Arts & Culture


An Israeli Designer Embroiders Fashion and Politics

By Jo-Ann Mort

When Americans think of Dizengoff Street in Tel Aviv, they’re likely to think of the circle with the colorful fountain. But for Israeli women-in-the-know, Dizengoff is the shopping area to the far north, where boutiques of top-end Israeli designers line the street. And there is comme il faut, a trendy boutique, café and “concept store,”Read More


Resistance at Rosenstrasse: Saving Jewish Husbands

By Regina Weinreich

During one week in 1943, a little-known but amazing event occurred at a Berlin detention center, a stopping point for one of the last group of Jews targeted for the fated journey east — the Jewish spouses of Aryans. Up until this point, Jews had been protected by intermarriage to Germans, a sore spot in the efficacy of carrying out the FinalRead More


A Dog’s Life: A Veterinarian Extraordinaire Dishes

By Masha Leon

“I’m part of the lives of the families of the pets I care for,” said veterinarian Amy Attas, as we sipped tea in the art and book-filled apartment atop the “pet friendly” Buckingham Hotel (across from Carnegie Hall), which her husband, Stephen Shapiro, owns. A graduate of Barnard College, with a master’s degree in animal behavior and aRead More


Little-known Resistance in Nazi Germany

“Germans wanted to believe that nobody could do anything against the Nazis,” said Margarethe von Trotta, the eminent Berlin-born filmmaker whose new film based on the events, titled “Rosenstrasse,” is set to open in New York on August 20 with a special screening scheduled for August 16 at the Center for Jewish History. “If all people areRead More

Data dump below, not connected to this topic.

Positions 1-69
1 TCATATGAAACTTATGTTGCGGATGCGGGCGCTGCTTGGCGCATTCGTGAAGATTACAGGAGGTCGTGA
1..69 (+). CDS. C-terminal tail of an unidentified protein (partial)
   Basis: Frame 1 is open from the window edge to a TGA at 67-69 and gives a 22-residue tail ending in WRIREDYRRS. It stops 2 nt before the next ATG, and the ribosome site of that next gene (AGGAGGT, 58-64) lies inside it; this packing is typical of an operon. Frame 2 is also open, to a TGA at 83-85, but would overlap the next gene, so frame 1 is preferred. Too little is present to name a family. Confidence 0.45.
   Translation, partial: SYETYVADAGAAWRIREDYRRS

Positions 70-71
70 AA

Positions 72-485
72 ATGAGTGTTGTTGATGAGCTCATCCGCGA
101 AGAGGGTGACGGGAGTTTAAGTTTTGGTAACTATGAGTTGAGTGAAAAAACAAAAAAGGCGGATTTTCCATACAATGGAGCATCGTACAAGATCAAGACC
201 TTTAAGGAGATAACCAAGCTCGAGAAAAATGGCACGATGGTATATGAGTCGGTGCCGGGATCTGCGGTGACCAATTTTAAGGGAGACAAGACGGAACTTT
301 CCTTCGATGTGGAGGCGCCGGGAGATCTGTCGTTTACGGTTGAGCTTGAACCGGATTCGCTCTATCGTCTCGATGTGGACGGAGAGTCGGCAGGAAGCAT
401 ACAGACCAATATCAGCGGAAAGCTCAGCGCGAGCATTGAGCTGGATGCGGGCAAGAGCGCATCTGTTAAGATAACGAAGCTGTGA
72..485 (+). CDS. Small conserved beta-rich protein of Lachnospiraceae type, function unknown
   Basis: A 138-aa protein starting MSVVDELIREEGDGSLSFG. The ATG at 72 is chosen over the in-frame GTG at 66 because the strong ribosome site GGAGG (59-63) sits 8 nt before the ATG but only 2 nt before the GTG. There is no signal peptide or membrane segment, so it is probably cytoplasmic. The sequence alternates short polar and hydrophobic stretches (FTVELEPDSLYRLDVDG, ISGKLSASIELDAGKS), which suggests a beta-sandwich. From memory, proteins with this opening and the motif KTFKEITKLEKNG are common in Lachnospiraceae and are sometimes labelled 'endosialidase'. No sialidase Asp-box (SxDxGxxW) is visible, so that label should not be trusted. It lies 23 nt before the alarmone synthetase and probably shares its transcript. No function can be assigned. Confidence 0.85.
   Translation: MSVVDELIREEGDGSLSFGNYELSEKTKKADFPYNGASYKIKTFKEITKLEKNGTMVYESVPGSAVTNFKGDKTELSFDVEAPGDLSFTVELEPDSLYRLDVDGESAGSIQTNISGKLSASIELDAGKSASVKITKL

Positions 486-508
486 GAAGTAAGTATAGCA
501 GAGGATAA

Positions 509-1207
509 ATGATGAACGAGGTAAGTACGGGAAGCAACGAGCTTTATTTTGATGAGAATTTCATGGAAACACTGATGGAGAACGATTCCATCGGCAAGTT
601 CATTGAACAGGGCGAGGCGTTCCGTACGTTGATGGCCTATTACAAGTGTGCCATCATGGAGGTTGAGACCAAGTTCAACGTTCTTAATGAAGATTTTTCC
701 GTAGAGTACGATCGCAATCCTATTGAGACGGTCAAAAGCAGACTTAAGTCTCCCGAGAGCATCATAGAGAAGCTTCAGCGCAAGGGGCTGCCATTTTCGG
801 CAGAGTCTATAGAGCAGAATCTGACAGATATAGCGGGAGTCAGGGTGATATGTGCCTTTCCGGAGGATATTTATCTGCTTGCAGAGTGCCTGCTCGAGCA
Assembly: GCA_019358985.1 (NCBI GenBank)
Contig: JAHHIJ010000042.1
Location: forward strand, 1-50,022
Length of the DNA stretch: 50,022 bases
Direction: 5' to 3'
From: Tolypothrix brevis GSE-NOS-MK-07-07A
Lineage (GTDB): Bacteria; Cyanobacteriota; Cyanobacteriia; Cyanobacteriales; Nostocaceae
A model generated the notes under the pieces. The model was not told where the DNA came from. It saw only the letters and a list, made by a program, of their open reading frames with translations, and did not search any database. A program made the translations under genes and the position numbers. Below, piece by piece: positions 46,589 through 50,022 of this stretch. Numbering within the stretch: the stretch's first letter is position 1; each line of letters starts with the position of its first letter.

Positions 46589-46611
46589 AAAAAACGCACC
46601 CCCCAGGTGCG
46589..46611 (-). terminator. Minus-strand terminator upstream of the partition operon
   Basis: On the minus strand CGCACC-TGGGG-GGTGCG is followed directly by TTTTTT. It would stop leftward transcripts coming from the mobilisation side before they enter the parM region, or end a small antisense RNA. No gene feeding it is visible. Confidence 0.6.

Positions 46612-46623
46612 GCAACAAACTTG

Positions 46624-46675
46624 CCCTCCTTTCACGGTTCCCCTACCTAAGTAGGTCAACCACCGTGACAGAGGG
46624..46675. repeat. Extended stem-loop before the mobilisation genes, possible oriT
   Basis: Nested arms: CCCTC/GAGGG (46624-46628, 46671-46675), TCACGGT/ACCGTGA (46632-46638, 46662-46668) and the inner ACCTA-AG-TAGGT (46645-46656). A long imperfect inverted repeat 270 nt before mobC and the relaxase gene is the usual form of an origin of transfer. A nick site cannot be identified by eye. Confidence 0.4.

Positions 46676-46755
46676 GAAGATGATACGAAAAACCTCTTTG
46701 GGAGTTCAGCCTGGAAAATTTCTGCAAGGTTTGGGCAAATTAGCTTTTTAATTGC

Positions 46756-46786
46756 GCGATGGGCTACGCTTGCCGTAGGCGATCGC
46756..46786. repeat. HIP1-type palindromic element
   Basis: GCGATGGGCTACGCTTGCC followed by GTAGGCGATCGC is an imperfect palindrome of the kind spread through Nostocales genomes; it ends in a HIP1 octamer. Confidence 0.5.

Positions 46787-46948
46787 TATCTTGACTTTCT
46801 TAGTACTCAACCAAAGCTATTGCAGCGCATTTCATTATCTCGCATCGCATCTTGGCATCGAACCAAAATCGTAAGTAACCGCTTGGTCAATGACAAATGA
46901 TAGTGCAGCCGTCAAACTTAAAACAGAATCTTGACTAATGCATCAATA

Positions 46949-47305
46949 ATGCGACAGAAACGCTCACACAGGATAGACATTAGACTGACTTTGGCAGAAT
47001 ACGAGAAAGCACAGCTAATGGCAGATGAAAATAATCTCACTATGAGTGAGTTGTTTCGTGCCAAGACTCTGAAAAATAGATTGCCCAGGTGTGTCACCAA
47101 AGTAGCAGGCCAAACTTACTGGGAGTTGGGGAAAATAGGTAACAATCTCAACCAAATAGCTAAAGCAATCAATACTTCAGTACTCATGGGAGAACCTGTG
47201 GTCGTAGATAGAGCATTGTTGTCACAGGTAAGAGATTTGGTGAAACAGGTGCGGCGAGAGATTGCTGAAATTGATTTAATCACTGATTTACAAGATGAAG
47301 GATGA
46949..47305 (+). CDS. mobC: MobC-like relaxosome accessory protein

Good News, Bad News

By Jeffrey Fiskin

An old man with wild white hair, Moses, speaks to the assembled throng on the plains of Moab. Two men in the crowd listen, and comment in the manner of men in crowds. One is Chaim Yonkel, an Israelite who has made the long trek out of exile with Moses; the other is Søren, a philosophic Dane.* * *Moses: Behold I set before you this day, a blessingRead More


They Love Him, They Love Him Not

By Chemi Shalev

The Path to Geneva By Yossi Beilin RDV Books/Akashic Books, 297 pages, $22.95 —Yossi Beilin commented recently on the ongoing turmoil in Gaza, saying that a strong Palestinian Authority was in Israel’s best interest. It was a relatively benign and quite anticipated remark, but nonetheless one that drew a torrent of insults and abuseRead More


A Terrible, Awful Novel Of Great Importance

By Robert Rosenberg

Siegfried By Harry Mulisch, translated by Paul Vincent Viking Press, 180 pages, $22.95. ——-When galleys for the massive Stalin biography by Montefiore first made the rounds, I got hold of a copy for my father, thinking that the subject would interest him as a survivor of Auschwitz and a former Bundist. He’s read many, if not most,Read More


Shalom, Wall: Jewish Artists Go Graffiti

By Jennifer Siegel

The graffiti art on display at the Sunshine Factory café on Manhattan’s Lower East Side has the bold and gritty feel of New York’s streets. On one canvas, gold lettering floats above a field of green paint speckled with white and purple. In a drawing on the opposite wall, a break-dancer’s tracksuit and gold chains are intricately renderedRead More


Accessing the Inner Female

By Evan Zimroth

At dramatic moments, Moses accesses his inner female.In Numbers, which retells the story of the Israelites’ wanderings in the desert, the rabble gets fired up about the culinary deprivation of having nothing to eat but manna. “O that we had meat to eat!” they cry to Moses in Numbers 11:4-5. “We remember the fish we ate inRead More


Eli Wallach Knows His Lines

By Masha Leon

Bypassing his usually well-researched curriculum vitae of his interview guests, Rabbi William Berkowitz let Eli Wallach explain himself to the July 12 overflow crowd at the Center for Jewish History. “I tell journalists. ‘Please don’t put my age in,’” the 89-year-old Wallach said. “It’s aRead More





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